Germs can run rampant in a workplace, but so can another problem. Researchers at the University of Florida, presenting their findings in the “Journal of Psychology,” say that rudeness can be contagious.
The researchers followed 90 graduate business students as they practiced negotiation techniques over seven weeks, switching partners several times. Students who described a partner as rude were more likely to be considered rude themselves by subsequent partners more often than those who negotiated with people they felt were polite. The researchers theorize that this suggests that experiencing rudeness may make people more inclined to engage in it themselves.
Do your best to stay polite and courteous all the times, and you may be able to stop an epidemic in your organization.
Workplace rudeness can be a serious problem. It can bring down morale and lead to lost productivity. Rudeness doesn’t just affect work; it can lead to lost customers.
A study by the University of North Carolina (UNC) shows that 94 percent of the 775 people surveyed told someone else about their encounters with rude co-workers. Those “someone elses” included peers, supervisors and even people they managed.
What kind of encounters caused such loss in productivity? A few examples of rude behavior included: nasty and demeaning notes, accusations about lacking knowledge, name-calling and challenging credibility in front of others.
The study concluded that employees spent more time disgruntled or worrying about the rude person and less time concentrating on their work. These stats from the UNC survey support that conclusion:
This is why it is essential to squash rude behavior the minute it rears its ugly head. Granted, the workplace is not always the easiest place in the world to get along with others. However, it is important to feel respected by others in the workplace. This kind of healthy atmosphere almost always will increase productivity.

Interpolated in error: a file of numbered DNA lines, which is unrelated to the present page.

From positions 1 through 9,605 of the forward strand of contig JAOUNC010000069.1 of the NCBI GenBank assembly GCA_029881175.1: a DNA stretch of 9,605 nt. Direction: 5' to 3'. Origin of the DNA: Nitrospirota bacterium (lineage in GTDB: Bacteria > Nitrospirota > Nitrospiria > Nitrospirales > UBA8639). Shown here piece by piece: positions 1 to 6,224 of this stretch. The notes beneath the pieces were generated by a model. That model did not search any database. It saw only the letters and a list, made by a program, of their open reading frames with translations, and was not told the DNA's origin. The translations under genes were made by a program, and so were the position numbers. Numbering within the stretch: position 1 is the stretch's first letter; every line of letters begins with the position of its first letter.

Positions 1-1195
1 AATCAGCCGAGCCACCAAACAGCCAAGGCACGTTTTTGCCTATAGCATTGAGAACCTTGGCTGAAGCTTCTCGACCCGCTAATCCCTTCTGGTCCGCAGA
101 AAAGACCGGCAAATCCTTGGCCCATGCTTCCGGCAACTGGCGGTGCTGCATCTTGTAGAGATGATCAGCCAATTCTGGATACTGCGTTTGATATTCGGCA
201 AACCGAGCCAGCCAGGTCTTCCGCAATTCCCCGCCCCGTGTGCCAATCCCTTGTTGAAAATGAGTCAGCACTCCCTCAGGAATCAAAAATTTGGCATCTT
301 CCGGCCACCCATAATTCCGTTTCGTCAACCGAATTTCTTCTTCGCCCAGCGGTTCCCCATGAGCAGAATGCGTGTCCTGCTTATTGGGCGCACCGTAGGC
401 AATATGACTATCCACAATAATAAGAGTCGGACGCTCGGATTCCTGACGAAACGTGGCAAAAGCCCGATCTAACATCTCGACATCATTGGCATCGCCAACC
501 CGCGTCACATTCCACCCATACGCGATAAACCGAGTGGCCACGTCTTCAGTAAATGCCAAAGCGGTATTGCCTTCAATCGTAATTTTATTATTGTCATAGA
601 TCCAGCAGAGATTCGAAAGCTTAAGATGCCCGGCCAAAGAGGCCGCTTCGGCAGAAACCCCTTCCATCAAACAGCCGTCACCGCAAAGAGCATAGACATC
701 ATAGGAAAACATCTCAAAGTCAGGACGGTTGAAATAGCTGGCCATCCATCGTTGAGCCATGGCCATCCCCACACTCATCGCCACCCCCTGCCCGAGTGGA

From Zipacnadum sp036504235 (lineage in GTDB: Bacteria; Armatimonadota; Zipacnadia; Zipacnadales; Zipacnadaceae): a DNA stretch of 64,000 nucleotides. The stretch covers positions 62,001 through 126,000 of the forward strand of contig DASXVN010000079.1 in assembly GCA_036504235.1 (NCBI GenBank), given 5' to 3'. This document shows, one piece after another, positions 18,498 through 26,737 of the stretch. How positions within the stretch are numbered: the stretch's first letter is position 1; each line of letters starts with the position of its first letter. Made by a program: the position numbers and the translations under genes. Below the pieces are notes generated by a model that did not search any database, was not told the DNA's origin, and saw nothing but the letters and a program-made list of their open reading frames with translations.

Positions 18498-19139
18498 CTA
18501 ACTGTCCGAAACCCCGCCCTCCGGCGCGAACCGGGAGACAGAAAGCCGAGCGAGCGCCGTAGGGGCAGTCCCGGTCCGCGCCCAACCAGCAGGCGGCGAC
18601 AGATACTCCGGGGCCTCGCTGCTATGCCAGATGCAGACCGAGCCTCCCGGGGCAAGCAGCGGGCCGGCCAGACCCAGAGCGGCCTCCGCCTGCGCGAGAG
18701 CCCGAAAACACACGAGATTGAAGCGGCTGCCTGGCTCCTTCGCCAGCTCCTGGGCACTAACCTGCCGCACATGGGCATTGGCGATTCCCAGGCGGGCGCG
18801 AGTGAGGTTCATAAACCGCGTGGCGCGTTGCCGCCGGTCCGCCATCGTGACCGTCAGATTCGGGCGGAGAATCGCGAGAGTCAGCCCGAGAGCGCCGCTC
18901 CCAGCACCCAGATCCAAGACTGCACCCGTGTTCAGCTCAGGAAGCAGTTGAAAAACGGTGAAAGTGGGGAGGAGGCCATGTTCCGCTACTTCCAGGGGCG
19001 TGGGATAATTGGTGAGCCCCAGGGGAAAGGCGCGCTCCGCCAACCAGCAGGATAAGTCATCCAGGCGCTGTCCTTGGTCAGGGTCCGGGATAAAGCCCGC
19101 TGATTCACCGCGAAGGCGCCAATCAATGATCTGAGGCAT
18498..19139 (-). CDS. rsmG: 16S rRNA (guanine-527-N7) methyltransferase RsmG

Here are some tips from the Mayo Clinic on how to deal with a co-worker who is rude to you:
And speaking of supervisors, a study by the University of Florida found that even the best employees can become negative at work if they think their bosses have treated them with rudeness or are mean-spirited. That means gossiping, pilfering, backstabbing and long lunch breaks can become the norm.
Managers have to set the tone, starting with the way they treat employees. Management training needs to include an emphasis on treating employees with respect and refusing to accept rude behavior in the workplace.
Want to boil it down to a simple phrase? Treat others the way you would like to be treated.
Mackay’s Moral: Common courtesy should never be an uncommon practice.
Seven-time, New York Times best-selling author of "Swim With The Sharks Without Being Eaten Alive," with two books among the top 15 inspirational business books of all time, according to the New York Times. He is one of America’s most popular and entertaining business speakers, and currently serves as Chairman at the MackayMitchell Envelope Company, one of the nation’s major envelope manufacturers, producing 25 million envelopes a day.
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